Catsburg, Keating & Varrone C8.R CORVETTE COPS CHAMPIONSHIP AT MONZA, takes FIA World Endurance Championship GTE Am title.
Corvette Racing clinched the GTE Am Drivers and Teams titles in the FIA World Endurance Championship on Sunday with a fourth-place finish at the Six Hours of Monza (Italy) for the trio of Nicky Catsburg, Ben Keating and Nico Varrone. The No. 33 Corvette C8.R team finished ahead of its closest championship competitors to wrap up the program’s first title in WEC competition.
It’s been a dream season for Corvette Racing with three victories — the 24 Hours of Le Mans, 1000 Miles of Sebring and Six Hours Portimão — in addition to a runner-up finish at the Six Hours of Spa.
“Congratulations to Ben Keating, Nicky Catsburg and Nico Varrone on their championship in the first year for Corvette Racing in the World Endurance Championship’s GTE Am class,” said Mark Stielow, director, Chevrolet Motorsports Competition Engineering. “This was not an easy accomplishment despite the results this season. The strategy and execution by the entire Corvette Racing team — the drivers, the crew and the engineers — has been excellent throughout the season. This was a deep and competitive class and we are grateful that Corvette Racing has come out on top. It gives us great momentum going into the end of the season and 2024 when the Corvette Z06 GT3.R customer program arrives in WEC.”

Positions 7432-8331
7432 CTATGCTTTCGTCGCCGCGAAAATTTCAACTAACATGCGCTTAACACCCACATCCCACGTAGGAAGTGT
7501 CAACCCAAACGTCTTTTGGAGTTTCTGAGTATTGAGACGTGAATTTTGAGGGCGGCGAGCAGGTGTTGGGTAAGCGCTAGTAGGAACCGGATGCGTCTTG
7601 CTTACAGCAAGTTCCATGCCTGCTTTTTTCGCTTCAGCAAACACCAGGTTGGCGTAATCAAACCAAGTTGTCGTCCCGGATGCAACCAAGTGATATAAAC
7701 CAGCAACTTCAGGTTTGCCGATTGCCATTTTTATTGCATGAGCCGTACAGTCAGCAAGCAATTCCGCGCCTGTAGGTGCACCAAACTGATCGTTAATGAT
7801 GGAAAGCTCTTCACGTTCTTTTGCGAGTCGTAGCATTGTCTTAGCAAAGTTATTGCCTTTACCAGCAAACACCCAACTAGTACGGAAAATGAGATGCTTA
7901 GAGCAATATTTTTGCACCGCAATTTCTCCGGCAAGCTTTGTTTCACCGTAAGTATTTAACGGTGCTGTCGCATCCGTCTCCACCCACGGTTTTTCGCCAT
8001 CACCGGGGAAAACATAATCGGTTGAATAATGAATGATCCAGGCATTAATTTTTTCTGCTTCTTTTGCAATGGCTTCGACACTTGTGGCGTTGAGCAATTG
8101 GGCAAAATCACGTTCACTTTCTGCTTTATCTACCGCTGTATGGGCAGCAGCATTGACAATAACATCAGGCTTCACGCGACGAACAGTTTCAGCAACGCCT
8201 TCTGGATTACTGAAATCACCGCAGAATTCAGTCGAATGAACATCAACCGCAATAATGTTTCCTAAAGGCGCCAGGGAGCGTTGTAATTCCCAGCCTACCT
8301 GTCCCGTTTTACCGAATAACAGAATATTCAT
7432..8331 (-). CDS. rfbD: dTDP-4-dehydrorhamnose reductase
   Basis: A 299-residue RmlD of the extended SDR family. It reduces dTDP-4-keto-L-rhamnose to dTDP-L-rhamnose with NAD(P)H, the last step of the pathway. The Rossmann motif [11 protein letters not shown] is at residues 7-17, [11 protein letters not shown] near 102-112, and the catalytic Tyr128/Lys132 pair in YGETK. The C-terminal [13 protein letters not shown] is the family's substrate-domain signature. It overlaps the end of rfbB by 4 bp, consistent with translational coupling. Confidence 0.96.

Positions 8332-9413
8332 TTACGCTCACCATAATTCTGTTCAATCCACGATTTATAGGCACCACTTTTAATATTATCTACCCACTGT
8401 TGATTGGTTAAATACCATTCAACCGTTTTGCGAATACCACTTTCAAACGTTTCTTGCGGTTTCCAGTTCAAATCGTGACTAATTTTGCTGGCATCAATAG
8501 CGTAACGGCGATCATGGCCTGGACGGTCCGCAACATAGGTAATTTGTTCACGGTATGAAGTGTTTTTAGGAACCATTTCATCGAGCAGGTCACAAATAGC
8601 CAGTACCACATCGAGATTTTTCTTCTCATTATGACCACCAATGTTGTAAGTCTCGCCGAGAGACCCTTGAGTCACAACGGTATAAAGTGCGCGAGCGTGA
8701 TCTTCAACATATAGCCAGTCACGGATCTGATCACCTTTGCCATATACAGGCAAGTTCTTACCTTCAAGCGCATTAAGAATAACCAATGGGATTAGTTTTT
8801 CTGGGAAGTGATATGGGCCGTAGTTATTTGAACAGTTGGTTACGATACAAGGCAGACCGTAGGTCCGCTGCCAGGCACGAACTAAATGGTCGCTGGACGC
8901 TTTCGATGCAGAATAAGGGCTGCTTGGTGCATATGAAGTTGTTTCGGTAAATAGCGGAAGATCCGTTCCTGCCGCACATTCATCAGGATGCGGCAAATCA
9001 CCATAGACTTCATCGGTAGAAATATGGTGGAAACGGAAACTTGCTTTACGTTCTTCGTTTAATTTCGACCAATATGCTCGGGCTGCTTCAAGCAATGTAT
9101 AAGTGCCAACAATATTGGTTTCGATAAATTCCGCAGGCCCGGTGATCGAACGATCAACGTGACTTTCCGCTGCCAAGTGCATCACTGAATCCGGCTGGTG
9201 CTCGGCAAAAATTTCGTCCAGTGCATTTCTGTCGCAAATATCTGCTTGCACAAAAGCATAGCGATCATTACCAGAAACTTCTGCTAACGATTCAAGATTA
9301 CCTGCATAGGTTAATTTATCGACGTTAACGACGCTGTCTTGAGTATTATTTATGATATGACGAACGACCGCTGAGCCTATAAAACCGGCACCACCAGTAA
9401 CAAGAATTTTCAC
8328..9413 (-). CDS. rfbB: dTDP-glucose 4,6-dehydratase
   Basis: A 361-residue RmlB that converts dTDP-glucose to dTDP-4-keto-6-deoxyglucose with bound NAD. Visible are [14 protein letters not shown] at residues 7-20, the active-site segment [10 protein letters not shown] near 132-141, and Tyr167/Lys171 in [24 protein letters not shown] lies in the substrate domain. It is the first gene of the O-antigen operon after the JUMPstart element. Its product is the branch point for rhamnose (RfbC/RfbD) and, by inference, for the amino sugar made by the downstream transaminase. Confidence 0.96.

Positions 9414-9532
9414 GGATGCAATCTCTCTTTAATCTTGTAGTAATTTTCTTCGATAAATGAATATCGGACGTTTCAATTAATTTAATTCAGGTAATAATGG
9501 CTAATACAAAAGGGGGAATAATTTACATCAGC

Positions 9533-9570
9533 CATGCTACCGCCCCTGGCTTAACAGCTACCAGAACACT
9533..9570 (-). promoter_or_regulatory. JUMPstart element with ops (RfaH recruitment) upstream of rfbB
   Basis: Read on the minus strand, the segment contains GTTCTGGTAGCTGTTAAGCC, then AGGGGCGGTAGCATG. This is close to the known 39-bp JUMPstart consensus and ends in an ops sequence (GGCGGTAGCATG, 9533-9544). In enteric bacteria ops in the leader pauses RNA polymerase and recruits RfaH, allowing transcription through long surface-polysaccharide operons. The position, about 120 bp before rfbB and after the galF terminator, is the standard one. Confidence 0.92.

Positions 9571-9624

There were a number of scenarios in play to clinch the title. The most straightforward options were to win or finish second Sunday, or place ahead of its two nearest challengers — the No. 25 TF Sport and No. 85 Iron Dames entries. The latter worked just fine.Keating set the tone for the Corvette team early. He started sixth but picked up spots on consecutive laps to run third prior to a safety car period at the 15-minute mark. The Corvette crew elected to bring the C8.R into pitlane for a fuel top-off. By the time Keating made his second stop at 80 minutes running, he had worked his way back up to second as the varying pit strategies came into view.
He gave way to Varrone just past the two-hour mark, but a rare in-race mistake meant the C8.R was called in for a drive-through penalty due to speeding in the pitlane. Varrone slid back to sixth but steadily worked his way back to the lead with strong pace and the pit stop cycle. By the time his driving time was complete just prior to the four-hour mark, the C8.R ran third but less than four seconds from the leader.
Catsburg drove the final 92 minutes but was unable to make in-roads to the podium finishers — all of which were from the same manufacturer and ran more than 100 pounds lighter than the Corvette. The C8.R carried 40 additional kilograms of “success ballast” in accordance with GTE Am sporting rules. That is due to the victory in the previous race at Le Mans, 10 kilograms for taking the runner-up spot at Spa (the race prior to Le Mans) and another 15 for leading the championship. In addition, the C8.R received 10 additional kilograms of pre-event weight from the series, making the Corvette 50 kilograms (110 pounds) heavier than how it began the season at Sebring.
The next round for Corvette Racing in the FIA WEC is the Six Hours of Fuji on Sunday, Sept. 10.
Photos: Richard Prince.
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